RC servo datasheets often quote values for torque and speed at two different power supply voltages. These are usually +4.8 and +6.0 volts corresponding to the power packs found in model aircraft containing four or five 1.2 volt NiCd rechargeable batteries. The +5 volt logic supply of a robot application will normally be adequate for one or two servos, but a separate supply will be needed for any more. When a servo is holding position under load, its DC motor is drawing a stall current of perhaps 500mA or more, and digital chips sharing the supply are vulnerable to glitches caused by sudden current surges.
Some years ago, a bright spark decided that a servo contained all the elements of a mobility system for a wheeled robot: motor and a geartrain in a compact package with a speed/direction control signal that could be driven directly from a microcontroller GPIO pin. The slight snag was that the internal potentiometer limited wheel rotation to less than one revolution. The solution was easy: remove the pot, replace it with a trim-pot which can be adjusted through a hole drilled in the casing, and finally cut off the bump-stop on the final gear which prevents full rotation. ‘Modified’ servos became very popular with robot makers and since then most suppliers list Continuous Rotation products in their catalogues, for example, Parallax.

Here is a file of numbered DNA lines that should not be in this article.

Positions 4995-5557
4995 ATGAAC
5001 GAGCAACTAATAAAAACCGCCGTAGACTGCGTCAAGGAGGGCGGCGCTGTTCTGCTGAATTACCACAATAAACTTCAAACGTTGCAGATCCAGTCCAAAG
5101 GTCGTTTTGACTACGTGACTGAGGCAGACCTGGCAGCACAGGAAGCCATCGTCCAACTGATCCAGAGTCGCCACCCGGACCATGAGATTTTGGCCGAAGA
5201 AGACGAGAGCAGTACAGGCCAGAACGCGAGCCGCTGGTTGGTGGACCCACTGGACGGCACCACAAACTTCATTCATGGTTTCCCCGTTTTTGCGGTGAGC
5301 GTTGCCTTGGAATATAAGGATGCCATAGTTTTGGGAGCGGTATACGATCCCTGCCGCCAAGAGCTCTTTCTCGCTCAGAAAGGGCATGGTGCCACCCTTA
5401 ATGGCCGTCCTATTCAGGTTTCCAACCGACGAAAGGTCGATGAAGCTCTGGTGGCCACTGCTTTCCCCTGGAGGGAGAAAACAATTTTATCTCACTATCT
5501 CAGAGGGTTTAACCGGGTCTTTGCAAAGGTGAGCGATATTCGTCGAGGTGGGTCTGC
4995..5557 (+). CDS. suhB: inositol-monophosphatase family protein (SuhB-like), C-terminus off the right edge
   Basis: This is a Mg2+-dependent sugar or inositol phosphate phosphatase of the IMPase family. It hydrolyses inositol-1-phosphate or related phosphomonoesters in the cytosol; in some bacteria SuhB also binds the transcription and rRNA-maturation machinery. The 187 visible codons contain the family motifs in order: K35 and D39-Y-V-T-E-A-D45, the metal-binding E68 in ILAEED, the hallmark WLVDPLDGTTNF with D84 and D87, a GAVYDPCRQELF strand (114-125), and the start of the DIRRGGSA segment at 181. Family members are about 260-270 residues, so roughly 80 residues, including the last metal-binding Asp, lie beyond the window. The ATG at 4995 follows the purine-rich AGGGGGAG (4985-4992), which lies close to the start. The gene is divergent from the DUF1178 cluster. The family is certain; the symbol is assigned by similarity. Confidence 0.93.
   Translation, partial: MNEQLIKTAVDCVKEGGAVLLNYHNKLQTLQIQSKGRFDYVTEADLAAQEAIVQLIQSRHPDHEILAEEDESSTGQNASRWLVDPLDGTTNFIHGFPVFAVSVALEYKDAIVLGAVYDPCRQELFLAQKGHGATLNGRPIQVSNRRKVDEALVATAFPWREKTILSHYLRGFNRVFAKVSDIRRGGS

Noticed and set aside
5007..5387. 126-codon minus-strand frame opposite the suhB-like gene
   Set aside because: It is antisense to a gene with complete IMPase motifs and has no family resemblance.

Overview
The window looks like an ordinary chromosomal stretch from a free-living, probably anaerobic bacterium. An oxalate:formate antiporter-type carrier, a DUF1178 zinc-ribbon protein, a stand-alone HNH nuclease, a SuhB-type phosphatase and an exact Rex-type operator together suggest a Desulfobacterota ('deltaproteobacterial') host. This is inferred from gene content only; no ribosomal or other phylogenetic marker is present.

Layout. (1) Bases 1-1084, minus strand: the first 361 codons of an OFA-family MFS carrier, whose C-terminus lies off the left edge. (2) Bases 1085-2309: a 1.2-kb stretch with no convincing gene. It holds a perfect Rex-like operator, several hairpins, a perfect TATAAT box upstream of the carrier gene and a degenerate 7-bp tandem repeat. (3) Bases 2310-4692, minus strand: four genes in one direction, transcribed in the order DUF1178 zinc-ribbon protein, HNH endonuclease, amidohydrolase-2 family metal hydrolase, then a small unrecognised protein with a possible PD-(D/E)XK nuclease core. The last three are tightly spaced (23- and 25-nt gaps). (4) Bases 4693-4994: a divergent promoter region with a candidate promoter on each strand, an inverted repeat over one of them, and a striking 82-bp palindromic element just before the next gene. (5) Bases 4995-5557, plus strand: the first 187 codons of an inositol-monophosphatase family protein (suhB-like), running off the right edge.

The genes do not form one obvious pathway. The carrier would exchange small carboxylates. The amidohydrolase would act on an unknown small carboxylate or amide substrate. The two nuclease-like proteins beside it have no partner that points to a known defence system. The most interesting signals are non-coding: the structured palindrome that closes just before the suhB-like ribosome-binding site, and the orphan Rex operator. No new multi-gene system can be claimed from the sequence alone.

The PWM signal now determines speed and direction of rotation rather than angular position: 1ms selects maximum speed anticlockwise, 1.5ms stops the motor and 2ms gives maximum speed clockwise. That trim-pot is adjusted when your robot is ready for its first run to ensure that it doesn’t move when a 1.5ms pulse is applied.
Another oddity with servo specifications is the apparent importance attached to physical weight. So, you might see a micro-servo weighing 20 gm labelled as a ‘20g servo’ or a standard as a 50g. Not very important to the robot builder perhaps, but vital information for the model aircraft enthusiast.